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Oh, pity have, when such poor orphans beg,

Love, naked boy, hath nothing on his back, And though he wanteth neither arm nor leg,

Yet maim'd he is, sith he his sight doth lack. And yet though blind he Beauty can behold, And yet, though naked, he feels more heat than


If ever Sorrow spoke from soul that loves,

As speaks a spirit in a man possessid,
In me her spirit speaks, my soul it moves,
Whose sigh-swoln words breed whirlwinds in my

breast : Or like the echo of a passing bell,

Which, sounding on the water, seems to howl, So rings my heart a fearful heavy knell,

And keeps all night in consort with the owl. My cheek with a thin ice of tears is clad,

Mine eyes, like morning stars, are blear'd and red, What resteth then but I be raging mad,

To see that she, my care's chief conduit-head, When all streams else help queach my burning

heart, Shuts up her springs, and will no grace impart.




I BEING Care, thou fliest me' as ill fortune,

Care, the consuming canker of the mind; The discord that disorders sweet heart's tune,

Th’abortive bastard of a coward mind: The light foot lackey that runs post by death,

Bearing the letters which contain our end : The busy advocate that sells his breath,

Denouncing worst to him is most his friend. O dear! this Care no interest holds in me;

But holy Care, the guardian of thy fair, Thine honour's champion, and thy virtue's fee, The zeal which thee from barbarous times shall

bear: This Care am I; this care my life hath taken, Dear to my soul! then leave me not forsaken!


A Londoner born, says Wood, who spent some time in the

university of Oxford, not in the pursuits of logic or philosophy, but in the smooth and pleasant studies of poetry and romance. Afterwards retiring to the metropolis, he became a student of the common law, and appears from collateral

testimony to have died about 1592. For an account of the writings of this author, whom an emi

nent critic and commentator,(with what degree of justice, may be doubted) has pronounced to be a more elegant sonneteer than Shakspeare, the reader is referred to the Gentleman's Magazine, Vol. LXVIII. p. 669.


[From his “ Hecatompathia, or Passionate Centurie of Love,"

no date, but licensed in the Stationers' books 1581.]

When May is in his prime, and youthful Spring Doth clothe the tree with leaves, and ground

with flowers, And time of year reviveth every thing,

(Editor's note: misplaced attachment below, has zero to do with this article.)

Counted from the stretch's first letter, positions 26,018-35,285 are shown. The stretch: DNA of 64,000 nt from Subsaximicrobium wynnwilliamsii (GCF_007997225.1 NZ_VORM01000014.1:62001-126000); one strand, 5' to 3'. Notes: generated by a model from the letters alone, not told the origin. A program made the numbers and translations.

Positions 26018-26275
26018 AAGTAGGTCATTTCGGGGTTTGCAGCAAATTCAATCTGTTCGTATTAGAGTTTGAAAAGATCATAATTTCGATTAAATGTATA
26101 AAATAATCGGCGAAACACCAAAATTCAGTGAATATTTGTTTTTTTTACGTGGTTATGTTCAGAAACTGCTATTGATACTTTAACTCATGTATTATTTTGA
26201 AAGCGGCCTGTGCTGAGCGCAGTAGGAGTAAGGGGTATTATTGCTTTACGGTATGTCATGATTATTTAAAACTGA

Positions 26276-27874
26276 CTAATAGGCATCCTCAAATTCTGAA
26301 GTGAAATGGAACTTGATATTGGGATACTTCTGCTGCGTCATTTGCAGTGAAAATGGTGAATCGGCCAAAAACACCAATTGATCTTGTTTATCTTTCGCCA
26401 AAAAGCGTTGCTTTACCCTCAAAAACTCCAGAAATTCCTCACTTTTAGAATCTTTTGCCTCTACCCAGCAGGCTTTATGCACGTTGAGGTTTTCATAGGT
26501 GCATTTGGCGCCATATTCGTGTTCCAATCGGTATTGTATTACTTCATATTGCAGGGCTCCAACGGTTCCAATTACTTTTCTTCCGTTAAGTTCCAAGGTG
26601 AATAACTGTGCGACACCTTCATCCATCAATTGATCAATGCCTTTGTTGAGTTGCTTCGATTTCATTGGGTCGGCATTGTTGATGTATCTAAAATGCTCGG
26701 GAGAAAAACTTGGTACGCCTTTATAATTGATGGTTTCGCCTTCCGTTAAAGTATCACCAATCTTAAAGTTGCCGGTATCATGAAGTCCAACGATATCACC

And lovely Nature smiles, and nothing lours ; Then Philomela most doth strain her breast, With night-complaints, and sits in little rest.

This bird's estate I may compare with mine,

To whom fond love doth work such wrongs by day, That in the night my heart must needs repine,

And storm with sighs, to ease me as I may, Whilst others are becalm’d, or lie them still, Or sail secure, with tide and wind at will.

And as all those which hear this bird complain

Conceive in all her tunes a sweet delight, Without remorse, or pitying her pain;

So she, for whom I wail both day and night, Doth sport herself in hearing my complaint, A just reward for serving such a saint!


In Thetis' lap while Titan took his rest,

I slumbering lay within my restless bed, Till Morpheus us'd a falsed sorry jest,

Presenting her by whom I still am led, For then I thought she came to end my wo, But when I wak’d, alas ! 'twas nothing so!

Embracing air instead of my delight,

I blamed Love, as author of the guile;

Who, with a second sleep clos’d up my sight,

And said (methought) that I must bide awhile Ixion's pains, whose arms did oft embrace False darken'd clouds instead of Juno's grace.

When I had lain and slumber'd thus a while,

Ruing the doleful doom that Love assign'd, A woman-saint, which bare an angel's face,

Bade me awake, and ease my troubled mind: With that I wak'd, forgetting what was pass’d, And saw 'twas Hope which helped t us at last.


In time the bull is brought to wear the yoke,

In time all haggard hawks will stoop the lures; In time small wedge will cleave the sturdiest oak,

In time the marble wears with weakest showers: More fierce is any sweet love, more hard withal, Than beast or bird, than tree or stony wall.

No yoke prevails she will not yield to might;

No lure will cause her stoop, she bears full görge; No wedge of woes makes print, she recks no

right, No shower of tears can move, she thinks I forge:

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